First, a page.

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      music Frankie Dunn 20 April 2017

      positive thinking with muna, your new best band friends

      We play catch up with the LA threesome making queer-inclusive pop the norm.

      positive thinking with muna, your new best band friends positive thinking with muna, your new best band friends positive thinking with muna, your new best band friends

      It was almost a year ago that we introduced you to MUNA, pop's bright new loudspeakers. Since then, Katie, Josette and Naomi - who all identify as queer - have gone above and beyond our expectations; making brilliant music with the kind of songwriting that we're certain will be bagged by a major popstar very soon, but also spreading a much needed positivity and message of inclusivity.

      When things are looking bad, these guys will be there to pick you back up again, to encourage you to dance around your bedroom and realise that everything's actually going to be okay, even in these tumultuous times. The self-proclaimed outsiders recently released their debut album About U, a record full of uplifting vulnerability and honesty, the sort of stuff that they hope will encourage bravery in their listeners. They have an audible love of Imogen Heap and Robyn too, and we challenge you to listen to their LP and not fall for them.

      Performing live on Jimmy Kimmel two weeks after Trump's inauguration, Katie changed lyrics in I Know A Place to echo the mood with "even if our skin or our gods look different, I believe all human life is significant, I throw my arms open wide in resistance, he's not my leader even if he's my president." The lyrical protest was met with cheers and still gives us tingles to watch. Total magic. In town for a couple of shows, we headed straight to the girls' East London hotel room for a catch up. Slouched about the place sleepover style, we discuss their mixed feelings about karaoke, their deep love of Lorde, and speculate who would win in a fight between MUNA-favourites Imogen Heap, Kate Bush and Robyn.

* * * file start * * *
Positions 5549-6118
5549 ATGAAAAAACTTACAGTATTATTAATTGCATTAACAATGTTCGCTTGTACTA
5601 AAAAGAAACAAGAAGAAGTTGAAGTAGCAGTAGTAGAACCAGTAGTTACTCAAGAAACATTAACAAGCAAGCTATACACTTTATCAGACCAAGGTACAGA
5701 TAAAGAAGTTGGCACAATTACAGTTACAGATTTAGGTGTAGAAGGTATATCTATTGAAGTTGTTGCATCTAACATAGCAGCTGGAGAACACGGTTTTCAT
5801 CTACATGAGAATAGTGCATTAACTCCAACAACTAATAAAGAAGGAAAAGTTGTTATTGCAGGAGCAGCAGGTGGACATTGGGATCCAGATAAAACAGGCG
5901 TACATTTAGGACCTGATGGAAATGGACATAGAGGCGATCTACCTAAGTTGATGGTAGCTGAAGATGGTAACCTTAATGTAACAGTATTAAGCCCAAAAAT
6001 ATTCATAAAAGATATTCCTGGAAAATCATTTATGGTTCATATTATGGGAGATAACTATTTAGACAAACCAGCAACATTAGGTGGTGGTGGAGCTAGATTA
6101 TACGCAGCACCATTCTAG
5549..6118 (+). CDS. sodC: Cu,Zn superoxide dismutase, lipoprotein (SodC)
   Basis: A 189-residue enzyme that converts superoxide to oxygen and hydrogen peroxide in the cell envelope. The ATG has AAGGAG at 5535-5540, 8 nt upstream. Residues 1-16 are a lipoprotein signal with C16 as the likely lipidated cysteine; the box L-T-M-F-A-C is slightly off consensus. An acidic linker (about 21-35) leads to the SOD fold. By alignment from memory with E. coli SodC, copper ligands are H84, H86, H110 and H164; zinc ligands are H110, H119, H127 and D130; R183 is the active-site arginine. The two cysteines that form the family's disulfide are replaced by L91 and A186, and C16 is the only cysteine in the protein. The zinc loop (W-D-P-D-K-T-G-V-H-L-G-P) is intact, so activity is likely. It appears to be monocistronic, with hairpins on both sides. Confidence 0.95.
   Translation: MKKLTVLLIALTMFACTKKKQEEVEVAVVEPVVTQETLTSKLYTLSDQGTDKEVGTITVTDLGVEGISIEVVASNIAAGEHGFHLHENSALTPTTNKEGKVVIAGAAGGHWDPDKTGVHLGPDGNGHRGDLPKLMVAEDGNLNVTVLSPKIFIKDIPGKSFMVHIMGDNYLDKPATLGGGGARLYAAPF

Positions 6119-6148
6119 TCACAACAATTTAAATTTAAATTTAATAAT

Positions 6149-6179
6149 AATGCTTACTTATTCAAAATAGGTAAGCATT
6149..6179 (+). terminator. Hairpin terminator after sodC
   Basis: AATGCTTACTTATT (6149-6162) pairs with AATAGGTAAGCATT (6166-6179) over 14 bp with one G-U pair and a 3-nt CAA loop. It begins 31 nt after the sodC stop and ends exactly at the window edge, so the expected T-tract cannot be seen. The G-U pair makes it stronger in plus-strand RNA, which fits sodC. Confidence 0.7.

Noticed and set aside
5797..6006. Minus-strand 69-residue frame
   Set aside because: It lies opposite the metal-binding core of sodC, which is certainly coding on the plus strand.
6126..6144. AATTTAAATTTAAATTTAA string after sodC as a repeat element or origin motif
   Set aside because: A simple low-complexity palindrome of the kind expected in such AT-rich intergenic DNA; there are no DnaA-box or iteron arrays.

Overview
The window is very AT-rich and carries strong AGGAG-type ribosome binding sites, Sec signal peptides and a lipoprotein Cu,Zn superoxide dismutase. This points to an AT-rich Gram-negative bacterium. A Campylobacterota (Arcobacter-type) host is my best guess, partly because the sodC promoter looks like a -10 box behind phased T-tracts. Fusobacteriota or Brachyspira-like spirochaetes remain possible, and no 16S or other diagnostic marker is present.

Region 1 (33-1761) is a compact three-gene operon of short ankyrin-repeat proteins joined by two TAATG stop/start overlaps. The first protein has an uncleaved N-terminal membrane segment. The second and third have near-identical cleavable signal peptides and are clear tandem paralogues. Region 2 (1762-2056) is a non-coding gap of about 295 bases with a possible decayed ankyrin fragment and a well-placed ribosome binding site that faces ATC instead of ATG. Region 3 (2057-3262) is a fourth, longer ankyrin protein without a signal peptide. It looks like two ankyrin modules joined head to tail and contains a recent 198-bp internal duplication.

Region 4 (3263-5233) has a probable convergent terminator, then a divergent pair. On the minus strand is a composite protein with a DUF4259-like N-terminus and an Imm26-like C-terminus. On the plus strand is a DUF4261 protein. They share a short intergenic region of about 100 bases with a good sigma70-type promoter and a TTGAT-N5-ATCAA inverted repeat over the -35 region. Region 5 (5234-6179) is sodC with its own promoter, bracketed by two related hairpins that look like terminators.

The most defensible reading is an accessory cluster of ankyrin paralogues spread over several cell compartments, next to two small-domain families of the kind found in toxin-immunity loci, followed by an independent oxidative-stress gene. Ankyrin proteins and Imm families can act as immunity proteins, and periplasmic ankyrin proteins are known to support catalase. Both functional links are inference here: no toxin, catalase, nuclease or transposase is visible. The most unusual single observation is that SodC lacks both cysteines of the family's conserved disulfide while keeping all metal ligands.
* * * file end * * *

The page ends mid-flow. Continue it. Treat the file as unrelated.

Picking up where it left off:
Hey MUNA! How has your life changed since we spoke last?
      Naomi: Well we put an album out in February, so we've been on the road a lot more.
      Josette: It feels a lot more tired.
      Katie: I think the biggest thing is that last time we talked, we were still not quite sure if this was really happening, if we were really a band. And now, this is just what our lives are. We're a band.
      Katie: It became really obvious because last year when we played SX it was the beginning of our touring life as a band and we were so scared and so stressed out the whole time. But this year it was just like, 'Oh! Of course. This is what we do'.

      You made lyric videos for every song on your album. Is that because you love karaoke?
      Naomi: I actually have a phobia of karaoke. I love watching people, but I cannot do it myself.
      Josette: I don't trust musicians who love karaoke, there's just something about it. It's like a musician that sings happy birthday really well, I fucking hate that. It should sound like shit, I don't wanna hear your fucking harmony.
      Naomi: A bunch of musicians singing Happy Birthday is the worst thing ever.
      Josette: Karaoke is fun, karaoke is cool. You can only really like karaoke as a musician if you're drunk.
      Naomi: That's like a haiku! I think it's been good to have the right lyrics out in the world, because people do get a lot of them wrong and they're good and Katie's very good and smart at lyrics.

      She is. If I got you drunk and took you to Lucky Voice right now, what would you sing?
      Katie: Sinead O'Connor or something.
      Josette: That's the thing, I don't like serious karaoke, it's gotta be fun.
      Naomi: I did Blink182 recently.

      Classic. Katie, would you consider writing for other people?
      Katie: Yeah, totally. I think that so many young women artists, their talent, intelligence and insight don't get used in sessions, because guys project their ideas on them. I would love to get to know them and find out together what they want to do and say. I kind of see it as a duty because a lot of people are doing it in ways that I don't agree with.